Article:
Firstly, I acknowledge what is likely to happen after a big event and why that might be. I write it down in a way that makes sense to me (you could do a list, a paragraph, a mind-map, etc). I pay attention to many experiences, including how my body feels, my physiology, my brain and nervous system, and anything that may be connected, such as emotions and historical patterns. I also make sure that I document this in a way that is both kind and empathetic to myself. No self-bullying!
Next, I identify the early warning signs of a slump down into a dark space. I think about how I will recognise it. I also consider what others around me might notice and feed back to me. I am not always very good at recognising my feelings – I would much rather try to avoid them!
Finally, I think of and record the actions I can take, which will help me through this stormy period without it turning into a full blown cyclone. I explain in my plan why these things are going to help. This explanation is for my own benefit, because during the storm, I know that I might find these planned actions stupid. Instead, I will be tempted and might end up employing some historical, less helpful coping mechanisms to get me through a dark episode. One of these has been disordered self-harm and suicidal thoughts. Once I get into this mental cycle, it becomes very hard to come out of it. Again, I try to think of actions relating to the wellbeing of body, brain/mind, emotions, work, self-care, relationships and my training in my sport.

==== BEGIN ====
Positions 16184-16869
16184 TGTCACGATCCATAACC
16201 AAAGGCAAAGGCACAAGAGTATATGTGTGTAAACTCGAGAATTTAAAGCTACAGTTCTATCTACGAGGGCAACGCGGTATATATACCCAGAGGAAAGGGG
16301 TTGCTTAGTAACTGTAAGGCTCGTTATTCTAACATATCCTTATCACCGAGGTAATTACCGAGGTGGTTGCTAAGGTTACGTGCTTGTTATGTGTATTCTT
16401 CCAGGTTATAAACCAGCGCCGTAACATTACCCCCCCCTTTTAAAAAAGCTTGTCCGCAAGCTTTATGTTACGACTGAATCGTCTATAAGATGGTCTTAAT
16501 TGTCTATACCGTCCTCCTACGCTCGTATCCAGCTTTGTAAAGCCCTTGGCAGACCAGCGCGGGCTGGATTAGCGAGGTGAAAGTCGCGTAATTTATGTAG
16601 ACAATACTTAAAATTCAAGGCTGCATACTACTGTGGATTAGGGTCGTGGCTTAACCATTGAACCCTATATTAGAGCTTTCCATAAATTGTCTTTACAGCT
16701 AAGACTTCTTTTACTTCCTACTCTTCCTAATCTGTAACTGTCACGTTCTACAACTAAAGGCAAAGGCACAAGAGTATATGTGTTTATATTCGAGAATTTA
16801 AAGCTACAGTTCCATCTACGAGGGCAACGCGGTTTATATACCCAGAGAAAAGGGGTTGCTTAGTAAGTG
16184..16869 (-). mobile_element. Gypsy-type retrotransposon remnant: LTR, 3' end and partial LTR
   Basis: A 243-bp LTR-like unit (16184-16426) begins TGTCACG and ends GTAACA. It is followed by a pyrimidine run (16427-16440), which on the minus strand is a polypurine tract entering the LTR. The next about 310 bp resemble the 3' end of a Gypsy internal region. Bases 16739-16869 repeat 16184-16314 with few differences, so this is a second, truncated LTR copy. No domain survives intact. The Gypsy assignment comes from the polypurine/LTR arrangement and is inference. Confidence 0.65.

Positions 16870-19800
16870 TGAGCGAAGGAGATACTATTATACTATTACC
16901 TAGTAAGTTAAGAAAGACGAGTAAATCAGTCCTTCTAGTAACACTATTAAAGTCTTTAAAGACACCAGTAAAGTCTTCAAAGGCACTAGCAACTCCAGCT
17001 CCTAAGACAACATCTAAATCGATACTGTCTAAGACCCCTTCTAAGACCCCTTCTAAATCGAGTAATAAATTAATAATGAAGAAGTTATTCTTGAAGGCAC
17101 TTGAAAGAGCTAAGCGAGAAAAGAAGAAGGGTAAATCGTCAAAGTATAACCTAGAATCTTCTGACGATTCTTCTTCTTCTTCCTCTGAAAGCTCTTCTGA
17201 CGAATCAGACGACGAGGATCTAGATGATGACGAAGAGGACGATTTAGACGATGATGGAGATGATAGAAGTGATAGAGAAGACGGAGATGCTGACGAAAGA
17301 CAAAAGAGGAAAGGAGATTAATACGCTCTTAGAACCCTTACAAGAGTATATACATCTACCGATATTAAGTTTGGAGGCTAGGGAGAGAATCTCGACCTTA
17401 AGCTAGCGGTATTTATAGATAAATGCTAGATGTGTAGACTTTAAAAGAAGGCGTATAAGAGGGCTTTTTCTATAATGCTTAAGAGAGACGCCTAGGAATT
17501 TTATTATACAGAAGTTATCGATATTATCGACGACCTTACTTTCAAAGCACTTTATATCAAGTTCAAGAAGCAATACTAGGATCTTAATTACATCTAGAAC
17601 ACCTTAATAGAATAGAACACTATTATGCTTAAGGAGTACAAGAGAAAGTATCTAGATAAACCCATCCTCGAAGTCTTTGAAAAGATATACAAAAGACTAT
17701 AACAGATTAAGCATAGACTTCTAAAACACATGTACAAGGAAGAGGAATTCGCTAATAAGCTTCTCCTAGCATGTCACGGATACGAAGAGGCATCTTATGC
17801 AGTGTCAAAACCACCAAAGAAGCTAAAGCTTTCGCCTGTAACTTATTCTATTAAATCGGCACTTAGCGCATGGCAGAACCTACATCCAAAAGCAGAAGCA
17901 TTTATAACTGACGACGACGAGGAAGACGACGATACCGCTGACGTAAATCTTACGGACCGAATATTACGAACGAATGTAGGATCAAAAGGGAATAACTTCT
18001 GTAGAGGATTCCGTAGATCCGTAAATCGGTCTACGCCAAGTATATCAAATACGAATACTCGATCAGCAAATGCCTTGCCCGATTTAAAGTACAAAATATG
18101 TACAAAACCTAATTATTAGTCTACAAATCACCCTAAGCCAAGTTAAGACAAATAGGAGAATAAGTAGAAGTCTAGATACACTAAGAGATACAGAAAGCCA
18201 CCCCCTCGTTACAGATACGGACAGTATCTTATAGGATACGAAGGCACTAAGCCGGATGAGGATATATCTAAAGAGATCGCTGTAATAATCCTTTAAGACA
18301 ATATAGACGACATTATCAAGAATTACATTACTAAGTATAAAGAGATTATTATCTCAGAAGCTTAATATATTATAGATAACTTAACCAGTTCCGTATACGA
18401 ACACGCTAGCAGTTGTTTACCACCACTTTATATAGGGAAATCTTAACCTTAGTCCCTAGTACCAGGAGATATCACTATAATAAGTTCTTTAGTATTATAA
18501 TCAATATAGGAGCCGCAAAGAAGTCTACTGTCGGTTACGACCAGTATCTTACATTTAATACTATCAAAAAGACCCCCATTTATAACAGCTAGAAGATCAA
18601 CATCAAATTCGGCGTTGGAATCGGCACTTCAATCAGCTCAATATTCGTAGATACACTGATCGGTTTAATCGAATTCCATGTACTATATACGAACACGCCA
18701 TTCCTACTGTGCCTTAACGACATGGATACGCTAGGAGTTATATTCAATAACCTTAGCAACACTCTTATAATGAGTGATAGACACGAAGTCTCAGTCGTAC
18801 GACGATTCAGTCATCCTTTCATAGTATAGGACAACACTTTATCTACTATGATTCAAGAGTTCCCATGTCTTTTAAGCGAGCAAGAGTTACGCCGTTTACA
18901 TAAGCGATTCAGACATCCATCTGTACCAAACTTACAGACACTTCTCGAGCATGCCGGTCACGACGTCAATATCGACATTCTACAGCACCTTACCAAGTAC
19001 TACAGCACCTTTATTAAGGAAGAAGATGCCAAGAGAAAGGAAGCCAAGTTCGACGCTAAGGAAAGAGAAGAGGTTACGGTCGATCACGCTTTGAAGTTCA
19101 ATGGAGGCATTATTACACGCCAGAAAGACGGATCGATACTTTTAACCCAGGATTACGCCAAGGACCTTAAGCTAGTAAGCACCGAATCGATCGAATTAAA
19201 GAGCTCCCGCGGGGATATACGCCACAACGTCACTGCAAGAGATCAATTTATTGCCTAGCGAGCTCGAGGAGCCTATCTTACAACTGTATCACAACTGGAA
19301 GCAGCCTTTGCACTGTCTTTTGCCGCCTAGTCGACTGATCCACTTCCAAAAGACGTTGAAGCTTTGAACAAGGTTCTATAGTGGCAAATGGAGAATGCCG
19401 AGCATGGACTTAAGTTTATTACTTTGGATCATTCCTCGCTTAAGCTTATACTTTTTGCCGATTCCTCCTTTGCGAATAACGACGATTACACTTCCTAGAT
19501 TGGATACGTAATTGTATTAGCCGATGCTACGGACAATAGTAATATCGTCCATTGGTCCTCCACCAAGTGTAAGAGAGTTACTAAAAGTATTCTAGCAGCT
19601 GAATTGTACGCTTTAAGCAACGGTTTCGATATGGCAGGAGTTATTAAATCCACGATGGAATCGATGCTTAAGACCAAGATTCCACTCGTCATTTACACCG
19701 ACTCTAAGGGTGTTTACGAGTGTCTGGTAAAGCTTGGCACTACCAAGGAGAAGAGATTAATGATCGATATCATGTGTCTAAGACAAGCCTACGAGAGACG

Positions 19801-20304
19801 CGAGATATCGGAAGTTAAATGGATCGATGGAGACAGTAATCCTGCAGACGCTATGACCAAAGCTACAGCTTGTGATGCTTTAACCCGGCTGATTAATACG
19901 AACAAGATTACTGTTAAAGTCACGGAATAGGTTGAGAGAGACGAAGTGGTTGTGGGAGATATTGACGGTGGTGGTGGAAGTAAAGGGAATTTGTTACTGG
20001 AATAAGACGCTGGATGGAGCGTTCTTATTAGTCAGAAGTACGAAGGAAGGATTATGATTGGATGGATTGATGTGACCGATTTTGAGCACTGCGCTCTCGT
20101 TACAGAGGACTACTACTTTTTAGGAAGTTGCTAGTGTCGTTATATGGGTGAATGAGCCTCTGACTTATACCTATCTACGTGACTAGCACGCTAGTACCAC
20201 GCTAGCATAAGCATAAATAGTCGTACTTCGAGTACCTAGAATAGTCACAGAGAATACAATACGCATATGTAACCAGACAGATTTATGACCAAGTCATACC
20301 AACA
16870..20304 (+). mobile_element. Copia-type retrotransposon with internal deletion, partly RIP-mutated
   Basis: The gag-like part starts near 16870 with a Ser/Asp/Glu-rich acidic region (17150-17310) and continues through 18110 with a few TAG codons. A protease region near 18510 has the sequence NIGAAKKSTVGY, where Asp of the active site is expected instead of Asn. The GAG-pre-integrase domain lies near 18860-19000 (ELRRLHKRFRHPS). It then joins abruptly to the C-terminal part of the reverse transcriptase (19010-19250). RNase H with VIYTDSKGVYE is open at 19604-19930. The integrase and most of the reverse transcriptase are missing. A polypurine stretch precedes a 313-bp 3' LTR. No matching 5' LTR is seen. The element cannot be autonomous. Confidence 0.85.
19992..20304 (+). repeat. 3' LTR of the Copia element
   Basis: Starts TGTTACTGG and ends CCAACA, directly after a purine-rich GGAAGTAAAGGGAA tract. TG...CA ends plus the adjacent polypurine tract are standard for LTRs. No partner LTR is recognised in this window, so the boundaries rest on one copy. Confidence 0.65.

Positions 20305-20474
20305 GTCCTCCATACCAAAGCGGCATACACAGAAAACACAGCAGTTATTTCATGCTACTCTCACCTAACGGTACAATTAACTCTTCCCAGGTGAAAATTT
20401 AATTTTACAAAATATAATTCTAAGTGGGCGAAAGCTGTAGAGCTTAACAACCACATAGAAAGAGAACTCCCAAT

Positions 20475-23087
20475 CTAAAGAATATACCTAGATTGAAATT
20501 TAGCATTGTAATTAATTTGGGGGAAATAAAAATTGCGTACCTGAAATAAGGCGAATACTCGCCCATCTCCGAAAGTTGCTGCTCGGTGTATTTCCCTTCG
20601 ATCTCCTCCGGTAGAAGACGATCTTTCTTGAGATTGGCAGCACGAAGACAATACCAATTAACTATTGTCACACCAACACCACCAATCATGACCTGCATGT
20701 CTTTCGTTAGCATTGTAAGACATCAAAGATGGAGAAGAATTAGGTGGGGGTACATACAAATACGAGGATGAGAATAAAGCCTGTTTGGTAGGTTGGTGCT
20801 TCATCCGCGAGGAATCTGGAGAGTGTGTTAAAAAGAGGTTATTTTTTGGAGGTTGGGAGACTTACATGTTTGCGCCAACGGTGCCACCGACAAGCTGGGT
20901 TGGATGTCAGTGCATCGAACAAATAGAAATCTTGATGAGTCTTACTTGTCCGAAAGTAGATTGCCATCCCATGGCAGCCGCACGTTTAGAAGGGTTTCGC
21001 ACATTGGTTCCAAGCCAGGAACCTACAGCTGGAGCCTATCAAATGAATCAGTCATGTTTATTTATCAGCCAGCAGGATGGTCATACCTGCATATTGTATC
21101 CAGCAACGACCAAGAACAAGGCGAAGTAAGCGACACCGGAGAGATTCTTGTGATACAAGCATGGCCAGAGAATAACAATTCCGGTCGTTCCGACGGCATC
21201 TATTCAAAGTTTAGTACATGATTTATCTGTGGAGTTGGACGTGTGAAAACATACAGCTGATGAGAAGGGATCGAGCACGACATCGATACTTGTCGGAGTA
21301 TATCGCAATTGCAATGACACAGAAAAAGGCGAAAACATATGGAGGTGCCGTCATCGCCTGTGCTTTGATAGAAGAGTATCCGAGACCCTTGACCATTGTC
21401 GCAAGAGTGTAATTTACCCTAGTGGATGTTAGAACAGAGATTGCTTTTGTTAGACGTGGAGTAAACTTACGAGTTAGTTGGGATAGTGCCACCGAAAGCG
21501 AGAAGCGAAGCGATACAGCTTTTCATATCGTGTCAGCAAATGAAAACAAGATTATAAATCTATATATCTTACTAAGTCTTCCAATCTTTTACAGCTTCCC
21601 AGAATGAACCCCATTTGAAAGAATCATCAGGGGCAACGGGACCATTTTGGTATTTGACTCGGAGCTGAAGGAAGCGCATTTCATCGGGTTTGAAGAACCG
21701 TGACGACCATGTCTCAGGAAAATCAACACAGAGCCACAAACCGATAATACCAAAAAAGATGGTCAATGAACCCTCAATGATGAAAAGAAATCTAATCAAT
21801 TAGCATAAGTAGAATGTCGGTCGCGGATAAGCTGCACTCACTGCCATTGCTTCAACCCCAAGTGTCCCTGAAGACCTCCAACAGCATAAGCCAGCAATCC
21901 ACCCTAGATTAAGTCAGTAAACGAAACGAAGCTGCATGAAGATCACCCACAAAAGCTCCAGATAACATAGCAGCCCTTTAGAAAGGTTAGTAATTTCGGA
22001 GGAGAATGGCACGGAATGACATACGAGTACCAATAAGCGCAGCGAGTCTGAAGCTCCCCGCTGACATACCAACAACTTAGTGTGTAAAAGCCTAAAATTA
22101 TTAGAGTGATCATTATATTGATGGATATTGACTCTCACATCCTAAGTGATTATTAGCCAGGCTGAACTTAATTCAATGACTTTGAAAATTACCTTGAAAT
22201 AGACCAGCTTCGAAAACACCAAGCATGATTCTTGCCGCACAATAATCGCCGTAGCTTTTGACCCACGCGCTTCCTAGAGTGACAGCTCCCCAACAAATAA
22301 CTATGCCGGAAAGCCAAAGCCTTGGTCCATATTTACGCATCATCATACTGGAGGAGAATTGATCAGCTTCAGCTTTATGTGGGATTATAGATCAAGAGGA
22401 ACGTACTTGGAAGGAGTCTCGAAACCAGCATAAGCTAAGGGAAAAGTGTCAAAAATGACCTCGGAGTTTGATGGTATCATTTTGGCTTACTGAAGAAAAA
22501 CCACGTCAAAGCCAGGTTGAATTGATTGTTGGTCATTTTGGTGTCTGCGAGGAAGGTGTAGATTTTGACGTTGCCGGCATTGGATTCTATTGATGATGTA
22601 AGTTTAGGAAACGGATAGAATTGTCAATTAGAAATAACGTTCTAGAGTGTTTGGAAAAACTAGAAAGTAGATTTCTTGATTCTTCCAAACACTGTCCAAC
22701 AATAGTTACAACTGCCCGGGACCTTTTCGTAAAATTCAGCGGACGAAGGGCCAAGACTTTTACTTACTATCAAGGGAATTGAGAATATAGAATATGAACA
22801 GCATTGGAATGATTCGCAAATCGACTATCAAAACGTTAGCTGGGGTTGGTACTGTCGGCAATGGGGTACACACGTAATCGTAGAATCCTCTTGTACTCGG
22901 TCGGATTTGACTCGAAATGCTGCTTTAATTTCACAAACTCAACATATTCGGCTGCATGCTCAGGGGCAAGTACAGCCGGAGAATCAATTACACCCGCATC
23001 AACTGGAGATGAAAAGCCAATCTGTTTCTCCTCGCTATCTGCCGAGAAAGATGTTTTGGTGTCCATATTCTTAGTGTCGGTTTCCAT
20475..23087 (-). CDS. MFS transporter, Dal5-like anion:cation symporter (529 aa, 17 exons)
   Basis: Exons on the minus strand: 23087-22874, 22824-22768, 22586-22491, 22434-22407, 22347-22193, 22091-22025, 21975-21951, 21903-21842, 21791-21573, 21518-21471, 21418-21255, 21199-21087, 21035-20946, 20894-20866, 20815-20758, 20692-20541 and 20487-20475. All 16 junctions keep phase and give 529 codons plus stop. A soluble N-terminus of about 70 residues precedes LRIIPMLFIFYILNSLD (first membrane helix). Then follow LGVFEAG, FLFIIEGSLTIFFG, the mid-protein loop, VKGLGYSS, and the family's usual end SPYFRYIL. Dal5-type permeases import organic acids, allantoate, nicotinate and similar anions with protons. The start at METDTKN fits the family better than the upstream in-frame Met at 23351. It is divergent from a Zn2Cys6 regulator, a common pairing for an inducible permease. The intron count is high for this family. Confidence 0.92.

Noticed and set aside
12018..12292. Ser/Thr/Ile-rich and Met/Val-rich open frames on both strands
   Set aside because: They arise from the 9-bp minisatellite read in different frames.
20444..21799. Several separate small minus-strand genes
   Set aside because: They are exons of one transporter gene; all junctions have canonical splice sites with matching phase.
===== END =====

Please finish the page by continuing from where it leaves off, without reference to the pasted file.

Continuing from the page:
The plan needs an after-care too, so think of what you can do that will help you to get through the post-episode time without it slipping back into the darker space. As before, explain on paper how and why these actions will help you.
In summary, this is the plan I have learnt while coping with performance in sport, but the same can be applied to all aspects of life, including living with mental illness.
Build your support network
There is always a dilemma when it comes to mental health disclosure, especially in the workplace, as not all employers care to understand the struggles that you can face when experiencing these issues. However, building a support network around you is one of the most important actions you can take in order to thrive and stand back on your feet when you fall down. In addition, it is vital that we’re able to safely and publicly talk about these issues as there are more people than you realise who will experience some form of mental illness in their life. The end of the stigma can only come with real-life discussion.